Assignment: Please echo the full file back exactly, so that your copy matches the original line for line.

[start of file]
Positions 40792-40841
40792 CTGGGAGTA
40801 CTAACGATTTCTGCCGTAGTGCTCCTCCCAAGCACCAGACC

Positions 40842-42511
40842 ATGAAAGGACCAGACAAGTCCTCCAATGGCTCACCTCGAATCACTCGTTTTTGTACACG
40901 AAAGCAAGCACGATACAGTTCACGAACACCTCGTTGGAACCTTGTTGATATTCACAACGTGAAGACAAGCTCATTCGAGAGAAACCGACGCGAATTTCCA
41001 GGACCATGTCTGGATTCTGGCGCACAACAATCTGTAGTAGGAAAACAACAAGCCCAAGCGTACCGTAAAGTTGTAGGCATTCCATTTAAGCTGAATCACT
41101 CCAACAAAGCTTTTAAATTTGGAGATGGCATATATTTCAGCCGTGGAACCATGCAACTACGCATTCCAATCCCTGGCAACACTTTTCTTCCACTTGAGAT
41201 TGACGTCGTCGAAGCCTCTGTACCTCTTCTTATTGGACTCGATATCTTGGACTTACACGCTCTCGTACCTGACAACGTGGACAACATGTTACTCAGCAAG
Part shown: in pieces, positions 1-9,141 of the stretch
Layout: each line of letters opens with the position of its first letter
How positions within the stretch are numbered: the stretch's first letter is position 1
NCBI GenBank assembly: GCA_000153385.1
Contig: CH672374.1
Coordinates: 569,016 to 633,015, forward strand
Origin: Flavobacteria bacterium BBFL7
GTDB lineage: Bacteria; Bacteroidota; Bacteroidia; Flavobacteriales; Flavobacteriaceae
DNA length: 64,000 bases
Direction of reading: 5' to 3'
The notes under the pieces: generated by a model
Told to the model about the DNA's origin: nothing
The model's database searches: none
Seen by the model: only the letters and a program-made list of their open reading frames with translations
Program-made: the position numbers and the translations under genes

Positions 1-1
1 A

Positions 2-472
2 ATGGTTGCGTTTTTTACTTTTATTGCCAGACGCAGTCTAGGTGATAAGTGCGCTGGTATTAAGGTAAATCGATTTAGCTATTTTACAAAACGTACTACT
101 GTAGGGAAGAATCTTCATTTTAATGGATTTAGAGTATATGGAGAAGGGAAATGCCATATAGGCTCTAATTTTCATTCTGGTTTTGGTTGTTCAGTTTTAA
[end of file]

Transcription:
Positions 40792-40841
40792 CTGGGAGTA
40801 CTAACGATTTCTGCCGTAGTGCTCCTCCCAAGCACCAGACC

Positions 40842-42511
40842 ATGAAAGGACCAGACAAGTCCTCCAATGGCTCACCTCGAATCACTCGTTTTTGTACACG
40901 AAAGCAAGCACGATACAGTTCACGAACACCTCGTTGGAACCTTGTTGATATTCACAACGTGAAGACAAGCTCATTCGAGAGAAACCGACGCGAATTTCCA
41001 GGACCATGTCTGGATTCTGGCGCACAACAATCTGTAGTAGGAAAACAACAAGCCCAAGCGTACCGTAAAGTTGTAGGCATTCCATTTAAGCTGAATCACT
41101 CCAACAAAGCTTTTAAATTTGGAGATGGCATATATTTCAGCCGTGGAACCATGCAACTACGCATTCCAATCCCTGGCAACACTTTTCTTCCACTTGAGAT
41201 TGACGTCGTCGAAGCCTCTGTACCTCTTCTTATTGGACTCGATATCTTGGACTTACACGCTCTCGTACCTGACAACGTGGACAACATGTTACTCAGCAAG
Part shown: in pieces, positions 1-9,141 of the stretch
Layout: each line of letters opens with the position of its first letter
How positions within the stretch are numbered: the stretch's first letter is position 1
NCBI GenBank assembly: GCA_000153385.1
Contig: CH672374.1
Coordinates: 569,016 to 633,015, forward strand
Origin: Flavobacteria bacterium BBFL7
GTDB lineage: Bacteria; Bacteroidota; Bacteroidia; Flavobacteriales; Flavobacteriaceae
DNA length: 64,000 bases
Direction of reading: 5' to 3'
The notes under the pieces: generated by a model
Told to the model about the DNA's origin: nothing
The model's database searches: none
Seen by the model: only the letters and a program-made list of their open reading frames with translations
Program-made: the position numbers and the translations under genes

Positions 1-1
1 A

Positions 2-472
2 ATGGTTGCGTTTTTTACTTTTATTGCCAGACGCAGTCTAGGTGATAAGTGCGCTGGTATTAAGGTAAATCGATTTAGCTATTTTACAAAACGTACTACT
101 GTAGGGAAGAATCTTCATTTTAATGGATTTAGAGTATATGGAGAAGGGAAATGCCATATAGGCTCTAATTTTCATTCTGGTTTTGGTTGTTCAGTTTTAA